|BUSPH Researchers Awarded $1.7M Grant to Test Treatment for Gulf War Veterans' Illnesses|
BUSPH will work with VA researchers in Boston and the Bronx to test whether intranasal insulin helps to alleviate Gulf War illness, a multi-symptom condition marked by fatigue, headaches, joint pain, memory and other cognitive problems.
The research team -- headed by Kimberly Sullivan and Maxine Krengel of the BUSPH Department of Environmental Health, and by Julia Golier of the Mount Sinai School of Medicine in New York -- has been awarded $1.7 million over four years by the Department of Defense to conduct the treatment trial. It will evaluate the efficacy of two different doses of intranasal insulin on memory and attention, overall physical health and mood, and other symptoms associated with chronic multi-symptom illness among Gulf War (GW) veterans.
"To date, there are no treatments that have been shown to significantly improve the health or cognitive difficulties of GW veterans," said Sullivan, a BUSPH research assistant professor. "Gulf War veterans have been waiting for 20 years for a treatment for their multisymptom illness. There is an urgent need to establish effective, safe and cost-effective treatments now."
Previous studies of other cognitive disorders, led by researcher Suzanne Craft of the Seattle VA, have found that intranasal insulin improves memory, attention and mood, reduces neuroinflammation, and modulates cortisol levels. Intranasal administration has the advantage of direct access to the brain through the nasal cavity and avoids problems associated with orally administered medications that require higher dosages to cross the blood-brain barrier, making it a potentially effective and safe treatment option.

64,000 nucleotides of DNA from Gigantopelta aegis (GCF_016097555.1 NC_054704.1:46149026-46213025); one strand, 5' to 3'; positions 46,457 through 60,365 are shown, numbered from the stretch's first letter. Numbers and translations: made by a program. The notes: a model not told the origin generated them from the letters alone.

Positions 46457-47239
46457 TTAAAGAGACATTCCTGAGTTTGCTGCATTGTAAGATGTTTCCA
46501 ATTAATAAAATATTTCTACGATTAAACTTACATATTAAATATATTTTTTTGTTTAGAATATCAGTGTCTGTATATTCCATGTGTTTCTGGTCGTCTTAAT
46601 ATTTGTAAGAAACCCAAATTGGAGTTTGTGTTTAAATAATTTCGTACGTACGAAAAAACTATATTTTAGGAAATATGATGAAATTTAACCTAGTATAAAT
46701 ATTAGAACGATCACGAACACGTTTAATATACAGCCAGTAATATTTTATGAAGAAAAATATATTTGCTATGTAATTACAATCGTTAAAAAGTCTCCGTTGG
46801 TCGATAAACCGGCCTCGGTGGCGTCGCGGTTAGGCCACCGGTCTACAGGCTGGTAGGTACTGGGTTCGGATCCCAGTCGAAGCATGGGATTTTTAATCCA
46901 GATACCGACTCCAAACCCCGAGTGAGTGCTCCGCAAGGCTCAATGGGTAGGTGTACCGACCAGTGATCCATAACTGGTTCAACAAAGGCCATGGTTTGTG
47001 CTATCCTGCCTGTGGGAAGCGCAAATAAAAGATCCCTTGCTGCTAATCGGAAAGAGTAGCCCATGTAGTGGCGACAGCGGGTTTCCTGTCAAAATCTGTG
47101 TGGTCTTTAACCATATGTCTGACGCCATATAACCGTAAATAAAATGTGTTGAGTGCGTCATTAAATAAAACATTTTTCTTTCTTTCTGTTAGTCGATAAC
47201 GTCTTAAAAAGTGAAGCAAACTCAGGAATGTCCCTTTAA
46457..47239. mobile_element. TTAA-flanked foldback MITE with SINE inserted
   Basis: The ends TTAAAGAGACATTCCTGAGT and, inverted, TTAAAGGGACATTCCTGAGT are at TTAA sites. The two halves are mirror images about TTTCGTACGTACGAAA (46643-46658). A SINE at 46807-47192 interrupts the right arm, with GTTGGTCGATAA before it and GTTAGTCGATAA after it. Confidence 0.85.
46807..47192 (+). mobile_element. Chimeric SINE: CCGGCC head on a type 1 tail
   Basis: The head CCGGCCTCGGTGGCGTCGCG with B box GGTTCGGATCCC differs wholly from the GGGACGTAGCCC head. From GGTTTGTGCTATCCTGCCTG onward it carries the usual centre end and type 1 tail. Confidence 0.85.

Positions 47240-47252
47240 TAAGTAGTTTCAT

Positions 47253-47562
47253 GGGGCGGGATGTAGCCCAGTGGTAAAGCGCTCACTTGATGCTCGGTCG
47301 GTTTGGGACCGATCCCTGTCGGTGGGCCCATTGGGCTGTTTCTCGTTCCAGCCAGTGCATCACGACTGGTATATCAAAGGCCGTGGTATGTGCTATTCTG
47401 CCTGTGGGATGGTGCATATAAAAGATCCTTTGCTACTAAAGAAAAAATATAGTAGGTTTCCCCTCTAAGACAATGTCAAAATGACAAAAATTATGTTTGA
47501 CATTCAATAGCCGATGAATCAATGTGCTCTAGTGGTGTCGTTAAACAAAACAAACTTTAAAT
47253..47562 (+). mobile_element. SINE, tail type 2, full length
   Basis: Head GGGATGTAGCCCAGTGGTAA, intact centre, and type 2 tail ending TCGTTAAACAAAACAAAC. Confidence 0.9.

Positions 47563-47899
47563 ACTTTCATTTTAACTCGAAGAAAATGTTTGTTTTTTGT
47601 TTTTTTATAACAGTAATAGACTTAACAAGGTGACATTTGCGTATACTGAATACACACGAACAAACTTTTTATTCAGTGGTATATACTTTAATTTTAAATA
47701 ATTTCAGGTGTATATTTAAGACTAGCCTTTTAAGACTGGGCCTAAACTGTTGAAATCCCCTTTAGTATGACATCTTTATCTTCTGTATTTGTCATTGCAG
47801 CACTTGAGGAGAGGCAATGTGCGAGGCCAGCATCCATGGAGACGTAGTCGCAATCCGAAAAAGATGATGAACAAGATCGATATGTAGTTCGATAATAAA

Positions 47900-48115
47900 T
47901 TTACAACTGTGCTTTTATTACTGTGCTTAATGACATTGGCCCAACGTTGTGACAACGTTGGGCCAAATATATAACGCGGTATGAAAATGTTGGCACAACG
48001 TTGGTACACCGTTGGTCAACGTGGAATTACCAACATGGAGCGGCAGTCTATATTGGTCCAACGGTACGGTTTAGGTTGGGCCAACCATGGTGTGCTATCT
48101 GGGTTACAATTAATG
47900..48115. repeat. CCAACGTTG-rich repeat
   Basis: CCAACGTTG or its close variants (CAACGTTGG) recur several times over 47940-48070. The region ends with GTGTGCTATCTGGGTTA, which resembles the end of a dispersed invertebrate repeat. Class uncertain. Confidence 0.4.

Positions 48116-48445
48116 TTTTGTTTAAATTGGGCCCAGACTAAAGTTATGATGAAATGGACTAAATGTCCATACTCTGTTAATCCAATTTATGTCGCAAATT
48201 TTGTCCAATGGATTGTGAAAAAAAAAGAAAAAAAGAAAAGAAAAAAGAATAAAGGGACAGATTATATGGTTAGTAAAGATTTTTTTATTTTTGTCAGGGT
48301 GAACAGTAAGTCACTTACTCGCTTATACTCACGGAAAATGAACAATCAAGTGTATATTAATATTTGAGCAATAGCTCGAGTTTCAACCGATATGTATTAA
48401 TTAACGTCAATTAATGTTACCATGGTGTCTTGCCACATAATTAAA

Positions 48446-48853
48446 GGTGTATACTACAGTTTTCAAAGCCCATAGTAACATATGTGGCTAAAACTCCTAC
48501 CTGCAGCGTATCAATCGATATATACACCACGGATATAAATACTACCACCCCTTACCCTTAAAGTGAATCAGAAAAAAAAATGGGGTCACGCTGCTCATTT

The treatment trial comes more than three years after a committee of scientists and veterans issued a comprehensive report asserting that Gulf War illness was a "real condition" affecting at least one in four U.S. veterans of the 1991 Gulf War. The group, of which BUSPH Environmental Health Chair Roberta White is the scientific director, cited numerous studies showing that the condition was linked to exposure to toxic chemicals, including pesticides and pyridostigmine bromide (PB), a drug given to troops to protect against nerve gas exposure.
Studies have indicated that veterans who suffer from the condition experience a slowing of response speed that affects memory, attention and cognitive reaction times. Intranasal insulin has been identified as a treatment that alters those symptoms by improving synaptic function in the hippocampus and other cortical regions involved in memory and attention processing, and by reducing cortisol levels associated with alterations of the hypothalamic-pituitary-adrenal axis, a complex set of interactions between the brain and the adrenal glands.
Sullivan, who is associate scientific director for the congressionally directed Research Advisory Committee (RAC) on Gulf War Veterans Illnesses, said she is hopeful that the study, set to begin in September, will be a step towards a cure for ailing veterans.
As many as 175,000 to 210,000 Gulf War veterans are believed to have experienced the pattern of symptoms that include joint and muscle pain, sleep, memory and gastrointestinal problems.
"Gulf War veterans have been ailing for many years without effective treatments for their illness. We believe that we have identified a novel treatment for GWI that we hope will provide relief for these ailing veterans," Sullivan said.
submitted by: Lisa Chedekel